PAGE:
3 years

Life & Letters

Where’s the Great Indian Novel?

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A novel written in English can never really become a ‘Great Indian Novel’. Such a book in English can only be a translation of an Indian novel, rather than one originally written even in His Salmanness’ sparkling prose

When Russia won the rights to host the 2018 Football World Cup, a tweet on my timeline wondered which Great Russian Novel to read as preparation. India may not be able to embarrass Fifa into getting hosting rights for 2026, but the question should still be answered: which Great Indian Novels (GINs) should people read to prep for an encounter with our country, or to feel warm and fuzzy and well-read in India?

Uh-oh. Wrong question. After all, is there any number of GINs whose names we can reel off to the curious? Is there even one, actually, that we can all agree on? Yes, I hear murmurs about Salman Rushdie, but shouldn’t the writer of a GIN at least be an Indian resident for us to claim that the I-for-Indian part is genuine? Let’s admit it, we cannot unanimously—or even consensually—identify any one, leave alone ten, work that will qualify.

On the other hand, ask those who read Malayalam, or Bengali, or Tamil, or… (you get the picture) and there will be no lack of candidates, at least, for the G Malayalam N, or the G Bengali N, and so on. But I-for-Indian? How can we even get enough people from across the country to agree unless they can all read the novels in question? Obviously, they can do that only if the novels are first translated. Into English. Which, I admit, is at least the language of semi-colonisation; but it’s too late to complain about that, folks.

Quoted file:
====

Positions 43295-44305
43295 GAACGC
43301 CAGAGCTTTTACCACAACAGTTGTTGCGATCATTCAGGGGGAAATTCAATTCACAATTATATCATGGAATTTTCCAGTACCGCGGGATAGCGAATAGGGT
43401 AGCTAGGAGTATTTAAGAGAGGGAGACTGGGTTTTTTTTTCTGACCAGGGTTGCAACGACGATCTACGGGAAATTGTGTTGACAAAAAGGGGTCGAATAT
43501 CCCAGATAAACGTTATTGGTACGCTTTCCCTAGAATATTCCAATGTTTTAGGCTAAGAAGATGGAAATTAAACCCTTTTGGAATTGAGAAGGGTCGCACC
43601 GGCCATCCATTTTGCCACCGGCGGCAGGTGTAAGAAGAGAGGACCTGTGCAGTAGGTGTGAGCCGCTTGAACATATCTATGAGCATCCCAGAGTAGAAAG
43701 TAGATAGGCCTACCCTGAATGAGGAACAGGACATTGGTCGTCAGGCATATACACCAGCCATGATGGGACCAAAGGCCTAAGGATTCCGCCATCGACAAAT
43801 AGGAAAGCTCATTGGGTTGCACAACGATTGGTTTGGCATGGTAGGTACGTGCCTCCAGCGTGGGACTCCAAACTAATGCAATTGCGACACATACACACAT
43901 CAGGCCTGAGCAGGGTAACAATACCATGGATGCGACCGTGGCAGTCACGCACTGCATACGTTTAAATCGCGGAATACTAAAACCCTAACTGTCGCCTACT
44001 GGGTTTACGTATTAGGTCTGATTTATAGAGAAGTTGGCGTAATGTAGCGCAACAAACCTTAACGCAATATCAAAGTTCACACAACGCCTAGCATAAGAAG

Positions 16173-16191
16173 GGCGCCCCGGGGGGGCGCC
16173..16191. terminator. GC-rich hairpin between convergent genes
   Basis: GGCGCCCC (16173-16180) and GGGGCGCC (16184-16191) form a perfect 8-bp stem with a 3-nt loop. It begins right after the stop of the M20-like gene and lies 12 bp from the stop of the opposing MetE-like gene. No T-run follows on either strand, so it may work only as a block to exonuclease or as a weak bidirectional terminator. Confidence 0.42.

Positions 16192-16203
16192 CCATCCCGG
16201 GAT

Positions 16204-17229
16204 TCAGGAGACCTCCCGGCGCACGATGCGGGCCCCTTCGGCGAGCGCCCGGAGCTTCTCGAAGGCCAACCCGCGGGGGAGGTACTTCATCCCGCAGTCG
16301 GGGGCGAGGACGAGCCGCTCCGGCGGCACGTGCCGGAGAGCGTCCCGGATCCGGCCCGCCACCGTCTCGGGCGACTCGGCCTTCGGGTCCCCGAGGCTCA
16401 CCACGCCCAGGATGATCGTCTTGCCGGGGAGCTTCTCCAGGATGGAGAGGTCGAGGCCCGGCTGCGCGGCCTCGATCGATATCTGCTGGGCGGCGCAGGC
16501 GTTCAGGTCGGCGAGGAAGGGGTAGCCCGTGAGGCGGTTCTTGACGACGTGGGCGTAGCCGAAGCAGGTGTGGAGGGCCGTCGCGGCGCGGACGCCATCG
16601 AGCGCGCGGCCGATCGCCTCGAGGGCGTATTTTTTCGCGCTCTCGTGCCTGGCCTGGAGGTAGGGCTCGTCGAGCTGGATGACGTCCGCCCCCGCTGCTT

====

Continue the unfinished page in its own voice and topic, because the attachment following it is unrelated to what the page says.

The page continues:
Enter, accompanied by trumpet blasts, the translator. No, wait. If English has to be the medium of consumption, followed by acceptance or rejection, why not just look within the realm of English language fiction in India, which, after all, has been anointed by His Salmanness with this incantation: ‘The prose writing—both fiction and non-fiction—created in this period by Indian writers working in English, is proving to be a stronger and more important body of work than most of what has been produced in the 16 ‘official languages’ of India, the so-called ‘vernacular languages’, during the same time; and, indeed, this new, and still burgeoning, Indo-Anglian literature represents perhaps the most valuable contribution India has yet made to the world of books.’

Actually, Rushdie is right—inasmuch as those who have never heard Bhimsen Joshi proclaim Manna Dey the best classical Indian singer. Dey is very good, of course, at what he does, but, but, but… And if Rushdie has not read enough of the novels written in any of those 16 languages he alludes to, that’s largely because he doesn’t know the languages. Those who have read a Pather Panchali or a Mathilukal or a Kafan—in any language—know that English fiction alone cannot claim to speak for all of India.

The empirical evidence apart, any candidate for a GIN would also have to have been written by an author who has lived her life in the language of the novel. There may be exceptions, but it is hard to imagine India’s War and Peace being written in a language that is not the one its characters and author actually use every moment of the day. English as a medium of existence—combining conscious thought, subconscious impulse and unconscious instinct, the very fabric of one’s creativity—has probably not existed long enough in India to produce the GIN.